compounds used by potters are inorganic, like manganese dioxide,
oxide and manganese carbonate; they do not penetrate the body via
the skin as compared to some organic compounds. Metallic applications
account for most manganese consumption, with about 90% used in steelmaking.
Manganese is an essential mineral for humans and animals. It is
necessary for normal bone formation. It has been estimated that
a normal 70-kg man has a total of 12mg to 20 mg in his body.
Inhalation of dust or fume is the major route of entry in occupational
manganese poisonning. Also inhaled large particles are ingested
after mucociliary clearance from the lungs. Gastrointestinal absorption
is generally low (10%). Very few poisonings have occured after ingestion.
Tricarbonyls (organic) of manganese can be absorbed by the skin.
The primary target organs of manganese toxicity are the brain
and the lungs.
- Neurological symptoms (chronic manganese poisoning) are caused
by inhalation of fumes or dusts of manganese. Exposure to heavy
concentrations of dusts or fumes for as little as three months
may produce the condition, but usually cases develop after 1-3
years of exposure. The symptoms may simulate progressive bulbar
paralysis, postencephalitic Parkinsonism, multiple sclerosis,
amyotrophic lateral sclerosis(Lou Gerhig's disease) and progressive
lenticular degeneration(Wilson's disease).
- Toxicity to the lungs is manifested as increased susceptibility
to bronchitis or, in more severe cases, manganic pneumonia.
According to Robert R. Lauwerys ( probably the best occupational
toxicologist in the world) in 'Toxicologie Industrielle et Intoxications
Professionnelles, 1999', the best way to diagnose, at an early stage,
manganese intoxication is neurological examination. A standardized
questionnaire of neurological symptoms is helpful. Workers exposed
to manganese should have a medical examination every 3 to 6 months
(Shunk; Tanaka et Lieben).
Experts still differ about the precision of urinary and/or blood
measurements of manganese as good indicators of exposure and intoxication.
Among workers kept away from their job on a temporary basis, and
from exposure to manganese dioxide, a good correlation was observed
between urinary and blood levels and the index of cumulative exposure,
on an individual basis (Lucchini and al.). A correlation was also
found between these tests and different neurobehavioral tests. But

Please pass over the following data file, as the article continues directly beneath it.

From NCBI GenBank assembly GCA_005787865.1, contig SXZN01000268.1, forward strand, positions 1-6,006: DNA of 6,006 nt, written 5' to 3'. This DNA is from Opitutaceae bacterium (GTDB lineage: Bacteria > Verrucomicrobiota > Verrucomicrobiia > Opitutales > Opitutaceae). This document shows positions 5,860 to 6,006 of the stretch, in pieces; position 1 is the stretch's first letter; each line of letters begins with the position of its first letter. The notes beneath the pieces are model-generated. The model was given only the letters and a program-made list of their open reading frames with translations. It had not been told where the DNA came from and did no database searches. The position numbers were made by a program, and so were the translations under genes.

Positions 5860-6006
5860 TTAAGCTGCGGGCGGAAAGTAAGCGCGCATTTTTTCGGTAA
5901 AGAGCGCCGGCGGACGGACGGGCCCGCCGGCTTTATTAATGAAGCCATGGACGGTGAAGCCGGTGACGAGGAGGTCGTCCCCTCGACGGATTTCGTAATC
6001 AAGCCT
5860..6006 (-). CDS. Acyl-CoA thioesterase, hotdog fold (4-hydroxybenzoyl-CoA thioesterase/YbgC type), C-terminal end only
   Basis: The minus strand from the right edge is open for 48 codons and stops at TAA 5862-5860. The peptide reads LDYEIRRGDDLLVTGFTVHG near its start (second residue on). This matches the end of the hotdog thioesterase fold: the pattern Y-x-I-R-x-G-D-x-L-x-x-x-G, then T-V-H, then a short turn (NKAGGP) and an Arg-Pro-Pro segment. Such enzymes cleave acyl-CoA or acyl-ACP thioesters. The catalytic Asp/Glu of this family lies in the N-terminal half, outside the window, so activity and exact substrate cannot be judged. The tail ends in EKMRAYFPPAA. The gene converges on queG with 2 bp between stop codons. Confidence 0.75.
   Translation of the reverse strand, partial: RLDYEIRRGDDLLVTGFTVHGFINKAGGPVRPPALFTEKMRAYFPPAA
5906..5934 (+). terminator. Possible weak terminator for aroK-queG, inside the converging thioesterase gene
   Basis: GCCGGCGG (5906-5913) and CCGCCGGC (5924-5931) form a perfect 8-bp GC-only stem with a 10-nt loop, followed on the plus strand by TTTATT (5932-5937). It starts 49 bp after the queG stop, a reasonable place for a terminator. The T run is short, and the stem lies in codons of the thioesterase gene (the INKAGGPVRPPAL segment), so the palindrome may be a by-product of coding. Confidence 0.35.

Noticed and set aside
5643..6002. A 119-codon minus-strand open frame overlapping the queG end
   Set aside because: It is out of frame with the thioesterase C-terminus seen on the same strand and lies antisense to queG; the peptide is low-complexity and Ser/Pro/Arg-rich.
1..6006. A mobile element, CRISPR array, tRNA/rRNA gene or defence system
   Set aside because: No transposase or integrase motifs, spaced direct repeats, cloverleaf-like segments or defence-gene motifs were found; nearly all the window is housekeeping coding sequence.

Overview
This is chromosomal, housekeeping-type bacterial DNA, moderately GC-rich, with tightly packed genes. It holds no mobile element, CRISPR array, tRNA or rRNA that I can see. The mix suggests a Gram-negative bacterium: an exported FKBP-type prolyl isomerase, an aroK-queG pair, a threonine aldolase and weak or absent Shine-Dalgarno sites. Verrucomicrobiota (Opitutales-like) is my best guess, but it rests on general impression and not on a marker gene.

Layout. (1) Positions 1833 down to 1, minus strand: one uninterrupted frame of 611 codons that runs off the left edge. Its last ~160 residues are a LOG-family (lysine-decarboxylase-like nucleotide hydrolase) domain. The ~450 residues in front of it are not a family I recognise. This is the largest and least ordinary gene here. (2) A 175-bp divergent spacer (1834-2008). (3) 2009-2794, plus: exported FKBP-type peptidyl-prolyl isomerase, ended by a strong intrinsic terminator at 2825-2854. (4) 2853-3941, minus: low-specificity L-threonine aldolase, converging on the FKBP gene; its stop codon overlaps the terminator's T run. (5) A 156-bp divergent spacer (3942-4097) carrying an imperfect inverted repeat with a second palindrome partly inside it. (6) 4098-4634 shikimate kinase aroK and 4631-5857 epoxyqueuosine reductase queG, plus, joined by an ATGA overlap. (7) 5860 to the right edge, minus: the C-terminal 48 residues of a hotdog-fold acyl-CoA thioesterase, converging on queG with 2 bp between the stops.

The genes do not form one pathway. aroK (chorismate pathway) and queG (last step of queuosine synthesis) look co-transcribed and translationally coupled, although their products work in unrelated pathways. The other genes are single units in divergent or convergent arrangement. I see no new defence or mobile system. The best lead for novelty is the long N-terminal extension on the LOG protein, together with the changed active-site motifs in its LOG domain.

let us not forget that human data are insufficient for proposing
a a blood standard for manganese. Best thing to do is to treat a
patient not a lab test (an old saying in medicine).
I have heard of 2 cases of Parkinson -like syndrome among unskilled
workers making clays and glazes for a local pottery supplies store
(Montreal) that happened in the 70's or 80's before Quebec passed
its laws in Occupational Health and Safety. I was personnally involved
in this process. The important thing is your exposure to inorganic
manganese, it may vary if you are a pottery factory worker, a teacher,
a full-time studio potter or a part-time. It certainly depends also
on the amount used over a given period of time in clays and glazes.
In the wet state, as in moist clays and glazes, these compounds
are certainly much less hazardous than as dust. Factories can afford
the monitoring of manganese exposure but it is not the same for
artists and craftpersons.
So good house keeping of your studio is important. Avoidance of
processes generating unnecessary dust is also important and the
wearing of an approved dust mask when the exposure seems hazardous.
- Occupational Medicine, Carl Zenz, last edition.
- Occupational & Environmental Medicine, Joseph LaDou, last edition.
- Chemical Hazards of the Workplace, Proctor & Hughes, last edition.
- Industrial Chemical Exposure, Lauwerys & Hoet, last edition.
Many thanks to Edouard
Bastarache for this further contribution to ceramic toxicolgy.
Ceramic Toxic Materials
Related Articles on Toxicity of Materials by Edouard Bastarache
- A compelling article about manganese poisoning by Elke Blodgett.
Anyone working with manganese should read this.